That’s remarkable, given how often Wheeler has said he needs a new form of government to address the city’s problems as mayor.

Some observers see an irony: Wheeler helped pick the volunteers who crafted the proposal he now second-guesses.

“The [charter] commissioners were appointed to be independent people, so you’ve got a cast of characters that produced something that is unique,” Russell says. “I guess you get what you asked for.”

Commissioner Ryan says he was “on the job for half an hour and was told to look at those who applied. I did my best to make sure that we had a diverse opinion and demographic makeup.”

He and Wheeler defend the City Council’s hands-off approach: “I let them go into their work mode....I’m diving in now.”

Ye says voters should take little advice from a mayor who for more than a year said charter reform was the answer: “It’s hard for people to feel like the mayor’s analysis is worth much when he flip-flops so quickly.”

Wheeler now claims he can work within the current form of city government by issuing executive orders that go over the heads of his colleagues on the City Council. We asked why he hadn’t used that approach more liberally before this year rather than seeking a change in government.

“Are you debating me?” Wheeler said, visibly annoyed. “I’m just trying to give you an answer. Get to your real question.”

WW repeated the question: Portland voters have been told by Mayor Wheeler for more than a year that the commission form of government prevents him from being an effective mayor. So if he doesn’t support changing the city’s form of government now, what option does that leave?

“I actually believe I’ve been able to lead very successfully,” he said, “not because of the form of government, but despite it.”

If he and his colleagues have to keep working within that form of government, they will have a hard time finding anyone to blame but themselves.

One More Thing!

Seven attempts to change Portland’s form of government have failed in the past century.

Since 1950, the city has on seven occasions presented voters with a proposal to change Portland’s form of government. Seven times voters said no.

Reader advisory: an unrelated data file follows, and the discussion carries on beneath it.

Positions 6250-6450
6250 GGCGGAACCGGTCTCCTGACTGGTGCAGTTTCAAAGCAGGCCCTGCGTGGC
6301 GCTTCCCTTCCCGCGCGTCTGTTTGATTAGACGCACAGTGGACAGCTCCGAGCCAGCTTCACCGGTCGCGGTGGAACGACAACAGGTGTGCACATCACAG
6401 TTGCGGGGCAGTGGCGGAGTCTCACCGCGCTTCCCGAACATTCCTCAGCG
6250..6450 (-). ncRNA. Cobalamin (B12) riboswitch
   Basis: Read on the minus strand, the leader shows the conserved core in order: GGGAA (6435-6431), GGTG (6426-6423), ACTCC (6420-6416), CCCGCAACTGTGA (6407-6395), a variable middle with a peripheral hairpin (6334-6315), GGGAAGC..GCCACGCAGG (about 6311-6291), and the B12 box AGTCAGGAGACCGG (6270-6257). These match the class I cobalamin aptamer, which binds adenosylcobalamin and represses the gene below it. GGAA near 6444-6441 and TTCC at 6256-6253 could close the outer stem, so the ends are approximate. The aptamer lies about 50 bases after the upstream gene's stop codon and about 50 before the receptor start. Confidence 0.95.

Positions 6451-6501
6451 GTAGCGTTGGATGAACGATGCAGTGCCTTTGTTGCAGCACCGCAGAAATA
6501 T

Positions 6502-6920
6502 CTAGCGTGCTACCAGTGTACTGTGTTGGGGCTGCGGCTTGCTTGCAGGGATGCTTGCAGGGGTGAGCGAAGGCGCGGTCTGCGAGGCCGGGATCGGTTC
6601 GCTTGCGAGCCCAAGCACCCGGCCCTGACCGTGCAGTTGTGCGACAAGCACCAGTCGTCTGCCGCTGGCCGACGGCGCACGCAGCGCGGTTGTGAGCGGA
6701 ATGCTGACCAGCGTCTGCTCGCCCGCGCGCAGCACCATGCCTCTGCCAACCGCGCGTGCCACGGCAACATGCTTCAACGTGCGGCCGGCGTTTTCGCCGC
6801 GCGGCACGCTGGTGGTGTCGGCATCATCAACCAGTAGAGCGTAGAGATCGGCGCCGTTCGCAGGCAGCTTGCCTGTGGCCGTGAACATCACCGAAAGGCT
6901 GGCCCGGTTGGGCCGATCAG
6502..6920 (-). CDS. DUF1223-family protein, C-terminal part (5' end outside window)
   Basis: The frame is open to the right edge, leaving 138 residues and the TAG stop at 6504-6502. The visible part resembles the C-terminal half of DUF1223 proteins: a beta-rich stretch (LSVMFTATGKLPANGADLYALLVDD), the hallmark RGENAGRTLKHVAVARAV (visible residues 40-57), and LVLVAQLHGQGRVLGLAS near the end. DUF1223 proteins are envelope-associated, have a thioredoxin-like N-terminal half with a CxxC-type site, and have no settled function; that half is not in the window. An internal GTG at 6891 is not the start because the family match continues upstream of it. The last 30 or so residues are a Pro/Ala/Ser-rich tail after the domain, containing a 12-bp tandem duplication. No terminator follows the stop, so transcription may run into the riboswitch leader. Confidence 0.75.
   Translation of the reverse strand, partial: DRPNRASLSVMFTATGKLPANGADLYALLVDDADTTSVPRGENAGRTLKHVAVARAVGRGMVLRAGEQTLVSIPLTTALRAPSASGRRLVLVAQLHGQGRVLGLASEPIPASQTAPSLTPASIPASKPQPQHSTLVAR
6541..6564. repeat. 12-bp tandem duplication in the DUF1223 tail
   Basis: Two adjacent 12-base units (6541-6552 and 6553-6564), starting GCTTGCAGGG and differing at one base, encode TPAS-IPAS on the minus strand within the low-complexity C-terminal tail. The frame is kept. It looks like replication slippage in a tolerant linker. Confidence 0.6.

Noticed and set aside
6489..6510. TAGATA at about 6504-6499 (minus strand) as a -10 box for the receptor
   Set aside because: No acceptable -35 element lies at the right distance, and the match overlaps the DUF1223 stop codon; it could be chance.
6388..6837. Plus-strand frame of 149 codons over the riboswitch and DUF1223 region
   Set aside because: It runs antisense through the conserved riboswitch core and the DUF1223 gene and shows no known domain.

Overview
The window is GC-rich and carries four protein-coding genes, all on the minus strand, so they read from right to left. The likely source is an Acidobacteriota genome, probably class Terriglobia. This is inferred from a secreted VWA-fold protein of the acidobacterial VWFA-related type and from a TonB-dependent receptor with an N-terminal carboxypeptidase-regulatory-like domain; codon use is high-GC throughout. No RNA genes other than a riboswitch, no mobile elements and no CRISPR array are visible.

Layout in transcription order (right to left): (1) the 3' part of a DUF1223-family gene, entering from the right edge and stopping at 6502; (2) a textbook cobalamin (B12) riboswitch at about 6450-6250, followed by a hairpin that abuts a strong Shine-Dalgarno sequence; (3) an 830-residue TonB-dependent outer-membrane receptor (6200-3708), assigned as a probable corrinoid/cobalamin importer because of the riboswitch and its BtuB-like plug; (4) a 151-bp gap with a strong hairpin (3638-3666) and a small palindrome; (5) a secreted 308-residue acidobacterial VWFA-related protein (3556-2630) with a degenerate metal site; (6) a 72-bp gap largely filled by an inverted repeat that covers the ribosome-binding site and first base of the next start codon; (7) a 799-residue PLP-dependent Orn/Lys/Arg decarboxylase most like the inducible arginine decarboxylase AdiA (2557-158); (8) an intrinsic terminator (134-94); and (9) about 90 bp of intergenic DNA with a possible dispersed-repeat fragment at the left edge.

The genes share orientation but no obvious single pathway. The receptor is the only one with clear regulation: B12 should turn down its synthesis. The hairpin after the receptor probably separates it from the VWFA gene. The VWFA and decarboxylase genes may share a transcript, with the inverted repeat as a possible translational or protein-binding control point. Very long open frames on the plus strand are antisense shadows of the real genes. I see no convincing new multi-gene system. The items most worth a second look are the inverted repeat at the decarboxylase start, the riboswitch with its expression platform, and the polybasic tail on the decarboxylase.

In the two most recent attempts, in 2002 and 2007, organized opposition formed to kill the measure. Both times, opponents warned it would mean bigger government.

The 2007 proposal would have scrapped the current form of government and instead adopted a chief administrator who would oversee administrative tasks and bureaus, and a mayor who could hire and fire liberally.

Then-Commissioner Leonard spent months in a traveling roadshow of debates on the idea with then-Mayor Tom Potter. Leonard argued no.

“If the goal was to make city government more efficient and more responsive, there were probably good ways to do it, but handing bureaucracy over to an unelected city manager? Not one of them,” Leonard recalls.

It died dismally: 76% of voters said no.

“I remember voting against it in 2007 because I thought the city was doing fine, so why change it?” adds former City Commissioner Steve Novick. “Within a year of being on City Council, I changed my mind.”

Bob Ball was the chief petitioner in 2002 and then served on the 2007 commission that tried again. Voters preferred the devil they knew to the confusing plan on their ballots, he says.

Ball he offered to brief this year’s commission, he says, on the pitfalls that doomed his attempts at charter reform.

“I never heard back from them,” Ball says. “I would’ve said you’ve gotta keep it simple.”

Correction: Due to an editor’s error, WW misidentified the city Moskowitz moved to in the 1990s. Moskowitz moved to Long Beach, Calif., not Long Beach, Wash.